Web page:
I think most of us in the film reviewing business were bracing ourselves for the next wave of controversy over another Biblical adaptation from Hollywood when we heard that someone, in this case Ridley Scott (Gladiator, Prometheus, Blade Runner), was going to again bring the epic story of Moses to the big screen. Much to my surprise, Exodus: Gods and Kings has not even scratched the surface of the “burn the internet” type arguments we saw before, during, and after the release of Noah. One of the biggest questions I am currently asking is “why?”
In answering that question, I want to look at what Noah really did to set people off in the first place. If you’ve forgotten, Mark Wingerter wrote a nice piece about some of the issues people had with the film– and we recorded a podcast episode on it as well. Mostly, I didn’t think the criticism was too even-keeled, as the theological grievances of most people were, at best, a matter of doctrinal opinion, and, at worst, a lack of appreciation of Darren Aronofsky’s particular brand of creative license– which is understandable. Regardless of where you fell on those spectrums, the film took the time to seriously dive into the nature of our characters, especially our two main characters– Noah and The Creator (God). It was hard to leave the film without a very strong feeling about the struggles of Noah or the actions of God. And anytime you have multiple people with strong feelings about a particular topic then controversy tends to follow.
So “secular Hollywood” takes a crack at another Old Testament epic and surely we will get more of the same type of controversy in Exodus: Gods and Kings, right? Well, not so much. Maybe the scope was too large. Maybe when they trimmed Ridley Scott’s original four hour cut down to a cool two and a half hours the edgy parts ended up on the cutting room floor. Whatever the case, the deep exploration of faith and character that would otherwise create waves (Noah) did not take center stage– or maybe it was drowned out by the spectacle of the Red Sea or the Plagues. Because of this, Exodus: Gods and Kings plays out like a long highlight reel of the Old Testament story of Exodus instead of a study or exploration of the struggles that the real nation of Israel had with trying to discern the will of God while in exile. You know, something that would have put a new spin on a story that has been depicted many times before.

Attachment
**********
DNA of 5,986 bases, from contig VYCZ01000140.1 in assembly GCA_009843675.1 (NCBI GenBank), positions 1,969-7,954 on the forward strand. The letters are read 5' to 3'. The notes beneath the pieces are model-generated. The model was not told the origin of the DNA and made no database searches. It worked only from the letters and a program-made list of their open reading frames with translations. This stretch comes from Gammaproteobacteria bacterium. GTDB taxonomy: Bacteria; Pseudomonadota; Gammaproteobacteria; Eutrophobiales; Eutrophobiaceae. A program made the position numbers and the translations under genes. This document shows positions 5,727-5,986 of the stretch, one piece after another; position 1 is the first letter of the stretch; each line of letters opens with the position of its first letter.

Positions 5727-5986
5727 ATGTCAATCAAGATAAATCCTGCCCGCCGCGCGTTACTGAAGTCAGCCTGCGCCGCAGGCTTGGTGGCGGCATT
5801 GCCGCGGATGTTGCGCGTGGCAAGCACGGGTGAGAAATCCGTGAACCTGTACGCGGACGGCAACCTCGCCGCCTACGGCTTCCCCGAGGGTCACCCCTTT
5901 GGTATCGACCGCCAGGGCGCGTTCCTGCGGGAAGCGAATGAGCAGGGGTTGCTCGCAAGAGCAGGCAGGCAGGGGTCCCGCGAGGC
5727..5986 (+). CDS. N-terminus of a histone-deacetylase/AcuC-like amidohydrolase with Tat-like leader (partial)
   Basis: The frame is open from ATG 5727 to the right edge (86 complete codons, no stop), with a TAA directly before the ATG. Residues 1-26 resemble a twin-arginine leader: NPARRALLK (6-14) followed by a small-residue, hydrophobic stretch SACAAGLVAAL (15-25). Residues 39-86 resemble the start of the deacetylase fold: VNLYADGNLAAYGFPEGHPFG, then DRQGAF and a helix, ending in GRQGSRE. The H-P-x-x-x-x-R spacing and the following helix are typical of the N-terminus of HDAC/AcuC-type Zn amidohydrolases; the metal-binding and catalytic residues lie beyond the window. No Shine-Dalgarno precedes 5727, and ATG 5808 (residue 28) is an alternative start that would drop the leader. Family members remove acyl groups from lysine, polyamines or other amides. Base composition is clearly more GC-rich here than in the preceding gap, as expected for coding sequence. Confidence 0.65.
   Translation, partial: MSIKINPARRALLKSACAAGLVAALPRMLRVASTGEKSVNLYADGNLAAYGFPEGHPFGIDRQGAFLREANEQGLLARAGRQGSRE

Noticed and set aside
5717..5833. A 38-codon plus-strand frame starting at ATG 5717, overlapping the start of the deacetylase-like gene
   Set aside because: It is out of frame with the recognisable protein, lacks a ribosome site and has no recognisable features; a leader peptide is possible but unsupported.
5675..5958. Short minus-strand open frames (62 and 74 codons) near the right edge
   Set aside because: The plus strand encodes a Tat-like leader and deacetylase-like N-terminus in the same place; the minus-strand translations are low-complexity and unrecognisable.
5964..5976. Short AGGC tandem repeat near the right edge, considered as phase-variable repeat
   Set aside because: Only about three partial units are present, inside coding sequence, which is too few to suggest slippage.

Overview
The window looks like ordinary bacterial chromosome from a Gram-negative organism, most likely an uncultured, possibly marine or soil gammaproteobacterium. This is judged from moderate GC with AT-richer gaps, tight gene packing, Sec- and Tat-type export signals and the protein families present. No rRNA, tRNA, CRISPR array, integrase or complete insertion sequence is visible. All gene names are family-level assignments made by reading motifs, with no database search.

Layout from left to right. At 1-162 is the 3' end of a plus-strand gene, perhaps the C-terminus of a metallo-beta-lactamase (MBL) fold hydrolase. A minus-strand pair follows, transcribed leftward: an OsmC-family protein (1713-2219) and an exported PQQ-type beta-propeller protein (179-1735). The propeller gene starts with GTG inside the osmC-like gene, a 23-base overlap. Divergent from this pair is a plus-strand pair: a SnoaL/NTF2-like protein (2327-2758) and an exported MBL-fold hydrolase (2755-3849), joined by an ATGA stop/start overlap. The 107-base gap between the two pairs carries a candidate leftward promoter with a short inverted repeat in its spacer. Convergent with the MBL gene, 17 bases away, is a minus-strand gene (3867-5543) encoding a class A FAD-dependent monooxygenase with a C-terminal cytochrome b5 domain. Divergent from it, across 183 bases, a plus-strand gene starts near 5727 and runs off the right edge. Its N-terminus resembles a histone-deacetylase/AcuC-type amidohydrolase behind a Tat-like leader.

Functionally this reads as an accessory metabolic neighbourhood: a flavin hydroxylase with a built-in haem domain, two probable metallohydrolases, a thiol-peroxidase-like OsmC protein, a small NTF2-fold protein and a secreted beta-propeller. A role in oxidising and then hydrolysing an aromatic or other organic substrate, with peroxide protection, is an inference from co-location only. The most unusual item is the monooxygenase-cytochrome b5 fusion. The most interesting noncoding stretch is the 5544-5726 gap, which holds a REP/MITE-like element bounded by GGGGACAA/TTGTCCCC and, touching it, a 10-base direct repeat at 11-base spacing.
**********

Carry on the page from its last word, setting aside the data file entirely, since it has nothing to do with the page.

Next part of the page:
If it’s possible to spoil the most widely distributed book of all time– then MILD SPOILERS AHEAD!
Ultimately, walking away from this film, the closest thing to a controversy will be the depiction of God as a young boy and even that is fairly tame. Though anytime you give God dialogue that isn’t in the Bible you run into trouble (Noah avoided this by never giving God a direct voice, allowing for interpretation through the ambiguity). Our child-God in Exodus is a convincing young actor, but because of his dialogue, often comes off as petty and petulant and proving quite impatient while talking of things like revenge. The commitment to the premise doesn’t quite land. Unless that commitment is supposed to paint the God of Israel as a fickle and unsure deity.
Outside of that, you have the focus on Moses. Most of us have read the stories of Moses– or had the stories recounted to us throughout our lives, so it is not enough to simply tell us what happened. The best we could have hoped for is to understand what it may have been like being in Moses shoes, wrestling with his identity and who he should be loyal to– and why. Unfortunately, there is so much ground to be covered in the narrative, we simply follow Moses from big (and visually impressive) moment in his life to the next. Sometimes I fear that if we weren’t familiar with the stories, we would have no context for who he is talking to or why it matters. And while the weaving of explanations for the plagues was interesting, it wasn’t enough to have them break the mold of “just another” CGI spectacle.
So where does that leave us? Is Exodus: Gods and Kings a bad film? No, certainly not. But it is a safe– or possibly dull– one. You should not worry about getting spoon-fed excessive amounts of terrible theology if you venture to see the film, but you also won’t be particularly challenged or encouraged either. Sure, it is interesting to see a Hollywood film depicting miracles without pulling too many punches and there is more hope that like many of Ridley Scott’s films, the director’s cut that we may get in the future is better than what we get in theaters. But, until then, we have what we have. Which, for now, is a fairly lengthy visual effects piece that brings to life to some of our most vivid imaginings of Moses’ story, but doesn’t really connect with our hearts or minds.
Are you going to be checking out the film this week? Have you already seen it? Did it stir anything inside of you? Did you feel like the film did the story of Moses and Israel justice? Is there a film about the Exodus that you liked better? Let us know!
Mikey Fissel is the Creator/Producer/Managing Editor of Reel World Theology. He enjoys watching movies more than he enjoys the outdoors and he is unapologetic about this fact.